— Piccadilly Jim • Pelham Grenville Wodehouse

... utmost coolness: advancing deliberately to what is called the poop railing, and steadily looking forward—"Boatswain! Pipe to quarters." Muster roll called.—"Now, my men, we shall FIGHT! I know you will do it well!—Clear ship for action!" I have certainly but my brother's word and judgment upon the fact, who had never been UNDER FIRE; but his opinion was, that no British ship of war could have been more speedily, or more completely cleared for action, both in rigging, decks, and guns,—guns DOUBLE SHOTTED and run out into position. ...
— Warlock o' Glenwarlock • George MacDonald

... The most probable etymology of this word is that which is given by Britton in his History of Peterborough Cathedral, viz.—"Mede or Mead, a meadow; ham, a sheltered habitation; and sted, stead, or stad, a bank, station, or ...
— The New Guide to Peterborough Cathedral • George S. Phillips

... had shown beforehand when he should die; but this took place for our and our faith's sake, for there must have been some such persons as knew assuredly that they were elected, who should lay down and settle faith, that we might know that they preached not the doctrine of men, but the word of God. But ere they have come to such an assurance, God has thoroughly proved them first, and purified them. Thus Peter now says, I will not only remind you with the living voice, but set such things also in writing, ...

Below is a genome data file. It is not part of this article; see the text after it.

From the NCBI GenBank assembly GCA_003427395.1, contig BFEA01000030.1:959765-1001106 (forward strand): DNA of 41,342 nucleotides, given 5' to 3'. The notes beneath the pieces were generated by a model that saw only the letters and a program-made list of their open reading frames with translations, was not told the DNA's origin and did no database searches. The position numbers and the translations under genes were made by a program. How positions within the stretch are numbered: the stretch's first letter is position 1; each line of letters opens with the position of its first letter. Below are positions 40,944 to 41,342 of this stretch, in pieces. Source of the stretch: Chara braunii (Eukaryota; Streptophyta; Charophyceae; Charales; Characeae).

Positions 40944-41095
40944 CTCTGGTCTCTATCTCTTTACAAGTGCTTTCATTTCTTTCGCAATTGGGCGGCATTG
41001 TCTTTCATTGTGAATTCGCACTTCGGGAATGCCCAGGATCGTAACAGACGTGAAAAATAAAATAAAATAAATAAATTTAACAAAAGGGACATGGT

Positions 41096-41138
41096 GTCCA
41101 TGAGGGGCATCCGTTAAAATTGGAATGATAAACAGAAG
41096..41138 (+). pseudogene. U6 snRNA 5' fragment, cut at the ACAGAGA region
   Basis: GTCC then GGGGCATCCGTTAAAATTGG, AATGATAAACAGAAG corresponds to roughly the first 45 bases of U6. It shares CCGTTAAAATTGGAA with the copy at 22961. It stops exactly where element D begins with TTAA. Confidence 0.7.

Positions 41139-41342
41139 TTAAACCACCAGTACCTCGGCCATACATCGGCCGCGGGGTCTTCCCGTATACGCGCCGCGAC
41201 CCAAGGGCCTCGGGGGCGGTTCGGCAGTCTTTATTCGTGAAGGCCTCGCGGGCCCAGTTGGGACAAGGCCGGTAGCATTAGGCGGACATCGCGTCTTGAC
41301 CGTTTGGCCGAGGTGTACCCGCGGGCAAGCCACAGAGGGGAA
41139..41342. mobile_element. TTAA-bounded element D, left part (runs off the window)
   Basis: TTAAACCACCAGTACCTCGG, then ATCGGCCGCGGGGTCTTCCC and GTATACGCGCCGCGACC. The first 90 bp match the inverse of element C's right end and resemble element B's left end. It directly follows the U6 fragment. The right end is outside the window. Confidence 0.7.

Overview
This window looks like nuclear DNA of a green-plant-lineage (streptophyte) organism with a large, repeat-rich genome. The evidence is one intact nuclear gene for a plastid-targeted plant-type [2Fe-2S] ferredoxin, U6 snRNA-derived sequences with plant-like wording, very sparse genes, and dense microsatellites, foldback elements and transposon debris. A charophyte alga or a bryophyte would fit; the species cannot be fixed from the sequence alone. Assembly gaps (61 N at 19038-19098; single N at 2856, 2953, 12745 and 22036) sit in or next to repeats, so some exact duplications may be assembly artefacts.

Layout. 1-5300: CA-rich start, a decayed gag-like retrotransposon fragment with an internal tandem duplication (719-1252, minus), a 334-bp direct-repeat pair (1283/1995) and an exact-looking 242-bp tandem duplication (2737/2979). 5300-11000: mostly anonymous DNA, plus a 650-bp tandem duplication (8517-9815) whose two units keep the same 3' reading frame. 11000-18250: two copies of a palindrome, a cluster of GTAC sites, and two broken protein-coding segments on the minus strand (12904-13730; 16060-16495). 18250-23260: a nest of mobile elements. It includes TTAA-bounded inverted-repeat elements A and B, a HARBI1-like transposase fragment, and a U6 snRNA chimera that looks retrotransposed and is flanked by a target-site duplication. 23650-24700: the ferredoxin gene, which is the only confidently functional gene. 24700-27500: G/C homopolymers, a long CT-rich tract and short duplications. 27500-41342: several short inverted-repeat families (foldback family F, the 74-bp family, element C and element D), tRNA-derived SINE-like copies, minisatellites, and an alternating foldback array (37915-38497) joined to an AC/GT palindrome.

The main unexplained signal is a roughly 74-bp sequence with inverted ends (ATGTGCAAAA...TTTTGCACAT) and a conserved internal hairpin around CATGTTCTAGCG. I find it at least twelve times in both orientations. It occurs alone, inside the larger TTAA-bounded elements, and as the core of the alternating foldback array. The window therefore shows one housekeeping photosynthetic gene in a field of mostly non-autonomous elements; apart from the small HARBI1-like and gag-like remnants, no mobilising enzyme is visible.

— The Epistles of St. Peter and St. Jude Preached and Explained • Martin Luther

... word about her danger and his gladness for her safety, and she knew he had seen her narrow escape. But she felt so gay over memories of Mr. John's nutting parties, and the prospect of another, that she forgave him all, and prepared to be thoroughly ...
— St. Nicholas Magazine for Boys and Girls, Vol. 5, Nov 1877-Nov 1878 - No 1, Nov 1877 • Various

... wrote a Prologue[*] which was spoken before A Word to the Wise, a comedy by Mr. Hugh Kelly[334], which had been brought upon the stage in 1770; but he being a writer for ministry, in one of the news-papers, it fell a sacrifice to popular fury, and in the playhouse phrase, was damned. By ...
— The Life Of Johnson, Volume 3 of 6 • Boswell

... that the young man's naturalness and confidence staggered me, the more so as I saw by the sarcastic smile on Hale's lips that he did not believe a single word spoken. A portable telephone stood on the table, and as Macpherson finished his explanation, he reached over and drew it towards ...
— The Triumphs of Eugene Valmont • Robert Barr

... everywhere; on the rights and requirements of the nineteenth century;—but we appeal to you very seriously to reflect, and to ask counsel of God, how far such a state of things is in accordance with His holy word, the inalienable rights of immortal souls, and the pure and merciful spirit of ...
— The trade, domestic and foreign • Henry Charles Carey